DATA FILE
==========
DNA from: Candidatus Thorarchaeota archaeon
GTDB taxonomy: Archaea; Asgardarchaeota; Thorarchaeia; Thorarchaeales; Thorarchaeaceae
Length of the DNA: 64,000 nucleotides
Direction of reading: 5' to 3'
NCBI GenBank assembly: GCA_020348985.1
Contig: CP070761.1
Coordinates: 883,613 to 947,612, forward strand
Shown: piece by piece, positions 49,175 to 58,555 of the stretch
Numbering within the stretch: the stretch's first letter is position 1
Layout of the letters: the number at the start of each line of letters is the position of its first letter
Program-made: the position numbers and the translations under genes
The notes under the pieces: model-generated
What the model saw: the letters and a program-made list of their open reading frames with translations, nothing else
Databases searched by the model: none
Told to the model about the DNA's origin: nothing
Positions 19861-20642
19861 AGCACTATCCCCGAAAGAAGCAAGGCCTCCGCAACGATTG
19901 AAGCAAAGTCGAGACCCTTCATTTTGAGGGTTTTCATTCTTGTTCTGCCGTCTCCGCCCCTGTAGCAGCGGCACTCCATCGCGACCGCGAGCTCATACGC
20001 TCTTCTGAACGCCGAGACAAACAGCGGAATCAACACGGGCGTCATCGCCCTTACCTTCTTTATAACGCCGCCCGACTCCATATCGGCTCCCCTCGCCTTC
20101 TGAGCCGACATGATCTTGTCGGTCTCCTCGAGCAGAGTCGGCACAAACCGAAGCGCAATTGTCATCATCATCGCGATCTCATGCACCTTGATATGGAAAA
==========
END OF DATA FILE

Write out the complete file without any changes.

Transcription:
DNA from: Candidatus Thorarchaeota archaeon
GTDB taxonomy: Archaea; Asgardarchaeota; Thorarchaeia; Thorarchaeales; Thorarchaeaceae
Length of the DNA: 64,000 nucleotides
Direction of reading: 5' to 3'
NCBI GenBank assembly: GCA_020348985.1
Contig: CP070761.1
Coordinates: 883,613 to 947,612, forward strand
Shown: piece by piece, positions 49,175 to 58,555 of the stretch
Numbering within the stretch: the stretch's first letter is position 1
Layout of the letters: the number at the start of each line of letters is the position of its first letter
Program-made: the position numbers and the translations under genes
The notes under the pieces: model-generated
What the model saw: the letters and a program-made list of their open reading frames with translations, nothing else
Databases searched by the model: none
Told to the model about the DNA's origin: nothing
Positions 19861-20642
19861 AGCACTATCCCCGAAAGAAGCAAGGCCTCCGCAACGATTG
19901 AAGCAAAGTCGAGACCCTTCATTTTGAGGGTTTTCATTCTTGTTCTGCCGTCTCCGCCCCTGTAGCAGCGGCACTCCATCGCGACCGCGAGCTCATACGC
20001 TCTTCTGAACGCCGAGACAAACAGCGGAATCAACACGGGCGTCATCGCCCTTACCTTCTTTATAACGCCGCCCGACTCCATATCGGCTCCCCTCGCCTTC
20101 TGAGCCGACATGATCTTGTCGGTCTCCTCGAGCAGAGTCGGCACAAACCGAAGCGCAATTGTCATCATCATCGCGATCTCATGCACCTTGATATGGAAAA